Nursing is one of the few well-paying, predominantly female professions. Male nurses make up only about 13% of the nursing workforce. So you might be surprised to learn that the average male RN salary is $6,000 a year higher than that of a female RN.
In this article, we’ll look at the earning statistics for male and female nurses, some possible reasons for the disparity, and some tips for how all nurses can increase their earning potential, regardless of gender.
Nursing Salary Statistics
The U.S. Bureau of Labor Statistics reported that there were 2,982,280 Registered Nurses employed in the United States as of May 2019 (the most recent report at the time of this writing).
According to the BLS, here is how the median weekly earnings of those nurses break down:
- Male RN Salary: $1,256
- Female RN Salary: $1,217
As mentioned briefly above, over the course of a year, a male nurse will make about $6,000 more on average than a female nurse. This might not sound like a huge gap at first, but over the course of a 20 to 30-year nursing career this can add up to a significant amount of money.
Why Do Male RNs Make More Money?
There is no definite answer to why a male RN’s salary is higher, but several theories have been proposed:
In a survey of nurses, male nurses reported that they negotiated their salaries 10% more often than female nurses.
A 2017 Medscape RN/LPN Compensation Report found that some differences in the ways that male nurses work might account for the pay gap. Here are some of those differences:
- Male nurses were more likely to work overtime hours than female nurses.
- Males were more likely to work at inpatient hospitals, which pay more than outpatient settings.
- Male RNs were more likely than female RNs to work in urban areas, which typically pay more than more rural areas due to the cost of living.
- Male nurses take more on-call and high-differential shifts.
Another theory doesn’t have to do with wages at all. The Job Network has suggested that male nurses end up with higher salaries because they are more available to work overtime. Their partners are more likely to cover domestic and childcare duties.
How All Nurses Can Increase Their Salaries
A Nurse.com survey found that while 43% of male nurses “most of the time or always” negotiate, only 34% of women do so.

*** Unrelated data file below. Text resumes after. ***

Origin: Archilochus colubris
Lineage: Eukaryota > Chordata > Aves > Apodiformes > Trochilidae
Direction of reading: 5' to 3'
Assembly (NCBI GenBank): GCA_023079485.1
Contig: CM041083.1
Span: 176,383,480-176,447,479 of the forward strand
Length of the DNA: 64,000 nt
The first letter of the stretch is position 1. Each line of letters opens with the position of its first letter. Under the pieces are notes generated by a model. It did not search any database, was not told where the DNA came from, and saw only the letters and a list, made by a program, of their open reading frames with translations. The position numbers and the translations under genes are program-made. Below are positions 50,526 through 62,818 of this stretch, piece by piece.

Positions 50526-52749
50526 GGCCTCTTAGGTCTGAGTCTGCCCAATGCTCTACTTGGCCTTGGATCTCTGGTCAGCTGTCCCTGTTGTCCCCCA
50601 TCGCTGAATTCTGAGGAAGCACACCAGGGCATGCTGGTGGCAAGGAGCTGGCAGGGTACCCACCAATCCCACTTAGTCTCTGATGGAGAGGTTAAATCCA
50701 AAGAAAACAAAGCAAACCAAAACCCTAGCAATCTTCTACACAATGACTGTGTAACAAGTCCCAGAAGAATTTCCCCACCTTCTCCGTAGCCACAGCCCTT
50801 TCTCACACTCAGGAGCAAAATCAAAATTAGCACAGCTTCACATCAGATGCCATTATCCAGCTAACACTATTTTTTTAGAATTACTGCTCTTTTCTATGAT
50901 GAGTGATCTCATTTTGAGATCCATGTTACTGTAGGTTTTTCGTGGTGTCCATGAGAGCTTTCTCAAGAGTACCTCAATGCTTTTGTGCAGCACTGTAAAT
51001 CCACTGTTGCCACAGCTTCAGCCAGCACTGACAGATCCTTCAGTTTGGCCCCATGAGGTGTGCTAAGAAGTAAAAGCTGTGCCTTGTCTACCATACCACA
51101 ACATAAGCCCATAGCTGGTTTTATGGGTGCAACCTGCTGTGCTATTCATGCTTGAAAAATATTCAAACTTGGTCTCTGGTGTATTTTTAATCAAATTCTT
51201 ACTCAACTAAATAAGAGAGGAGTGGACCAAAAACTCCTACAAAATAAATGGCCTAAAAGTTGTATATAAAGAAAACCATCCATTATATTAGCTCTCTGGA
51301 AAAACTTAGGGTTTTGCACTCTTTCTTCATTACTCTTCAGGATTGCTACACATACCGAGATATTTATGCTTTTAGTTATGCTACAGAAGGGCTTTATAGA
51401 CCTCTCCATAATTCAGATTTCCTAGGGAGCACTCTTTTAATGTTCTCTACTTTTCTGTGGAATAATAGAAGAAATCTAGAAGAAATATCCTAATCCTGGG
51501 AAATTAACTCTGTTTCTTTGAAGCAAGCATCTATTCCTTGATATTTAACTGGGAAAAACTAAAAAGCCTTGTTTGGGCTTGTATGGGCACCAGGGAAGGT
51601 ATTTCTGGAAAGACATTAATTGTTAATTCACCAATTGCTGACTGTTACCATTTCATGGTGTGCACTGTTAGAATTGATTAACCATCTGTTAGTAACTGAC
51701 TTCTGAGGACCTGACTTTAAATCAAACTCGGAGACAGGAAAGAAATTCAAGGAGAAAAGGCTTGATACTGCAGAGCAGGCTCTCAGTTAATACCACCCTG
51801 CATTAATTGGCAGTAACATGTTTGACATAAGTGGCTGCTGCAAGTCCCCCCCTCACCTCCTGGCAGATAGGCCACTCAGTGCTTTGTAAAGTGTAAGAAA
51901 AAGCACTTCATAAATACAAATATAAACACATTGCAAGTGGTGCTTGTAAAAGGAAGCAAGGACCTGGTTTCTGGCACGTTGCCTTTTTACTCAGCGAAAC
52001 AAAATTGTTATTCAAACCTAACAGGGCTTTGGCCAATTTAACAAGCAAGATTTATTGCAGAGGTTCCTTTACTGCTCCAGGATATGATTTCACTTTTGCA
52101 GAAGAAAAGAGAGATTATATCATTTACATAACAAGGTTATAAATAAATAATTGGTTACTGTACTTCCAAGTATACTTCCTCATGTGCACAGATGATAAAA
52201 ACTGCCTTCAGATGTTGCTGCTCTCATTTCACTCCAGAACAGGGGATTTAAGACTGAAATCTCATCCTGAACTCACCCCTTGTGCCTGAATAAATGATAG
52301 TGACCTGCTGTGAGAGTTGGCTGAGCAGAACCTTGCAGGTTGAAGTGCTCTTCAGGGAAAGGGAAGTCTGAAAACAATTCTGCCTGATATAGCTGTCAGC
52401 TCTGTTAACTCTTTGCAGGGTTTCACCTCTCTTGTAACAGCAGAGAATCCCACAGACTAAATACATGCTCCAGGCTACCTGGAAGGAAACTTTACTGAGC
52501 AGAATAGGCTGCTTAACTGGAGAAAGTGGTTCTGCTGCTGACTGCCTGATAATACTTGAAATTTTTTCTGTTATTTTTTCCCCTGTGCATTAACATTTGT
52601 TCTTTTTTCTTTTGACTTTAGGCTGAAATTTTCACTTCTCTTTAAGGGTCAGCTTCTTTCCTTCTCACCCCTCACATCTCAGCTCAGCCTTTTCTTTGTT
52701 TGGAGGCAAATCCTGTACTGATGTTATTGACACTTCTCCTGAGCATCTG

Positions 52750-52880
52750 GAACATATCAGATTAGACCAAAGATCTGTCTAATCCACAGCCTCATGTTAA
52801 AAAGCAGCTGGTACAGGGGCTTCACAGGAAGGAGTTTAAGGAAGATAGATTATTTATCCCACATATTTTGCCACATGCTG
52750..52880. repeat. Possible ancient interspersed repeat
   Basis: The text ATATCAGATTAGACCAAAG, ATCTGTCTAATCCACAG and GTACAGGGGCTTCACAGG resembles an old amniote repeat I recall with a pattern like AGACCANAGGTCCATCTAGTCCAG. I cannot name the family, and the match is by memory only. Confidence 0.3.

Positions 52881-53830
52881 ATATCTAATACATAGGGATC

Here are some tips for negotiating your salary:
- Researching salaries ahead of time so you know what is realistic for your area
- Allowing the workplace to make the first offer
- Asking for slightly more than you want at first, but know the lowest amount you can accept
- Consider the whole compensation package (benefits, vacation time, and so on) because these can add significant value
Take On More Responsibility
If you enjoy your current workplace but still want to increase your salary, try moving up the corporate ladder. Shift leader, charge nurse, or nurse manager positions usually all come with a bump up in earnings. Many facilities prefer to hire from within for these positions so you will already have an advantage.
Pursue Advanced Education or Certification
Male RNs with specialty certifications earned a salary of only $1,252 higher than certified female nurses. Specialty certification can narrow the pay gap considerably.
If you are open to continuing your education, advanced practice nurses like Certified Registered Nurse Anesthetists, Mental Health Nurse Practitioners, Pediatric Nurse Practitioners, and Family Nurse Practitioners make the most money out of all nurses.
Explore Different Areas of Practice
Salaries between specialties vary greatly. If a larger salary is your goal, try exploring different specialties to see if they are a good fit.
Some of the highest-paying RN specialties include Cardiac Electrophysiology Lab Nurse, Catheterization Lab Nurse, Pain Management Nurse, and PICU Nurse.
Explore Different Locations
Wages can vary dramatically between regions. If relocating is an option for you, look at higher-paying regions of the country to increase your salary.
A 2018 Medscape survey demonstrated that nurses in the Pacific region (California, Oregon, Washington, Alaska, and Hawaii) earned significantly more than nurses in the East South Central region (Tennessee, Kentucky, Mississippi, and Alabama), which is the difference of $102,000 versus $69,000 annually.
Free Male RN Salary Calculator
If you want to figure out how much you can potentially make as a male RN or female RN, or to see what nurses are making in your area and around the country, check out Incredible Health’s Nurse Salary Estimator.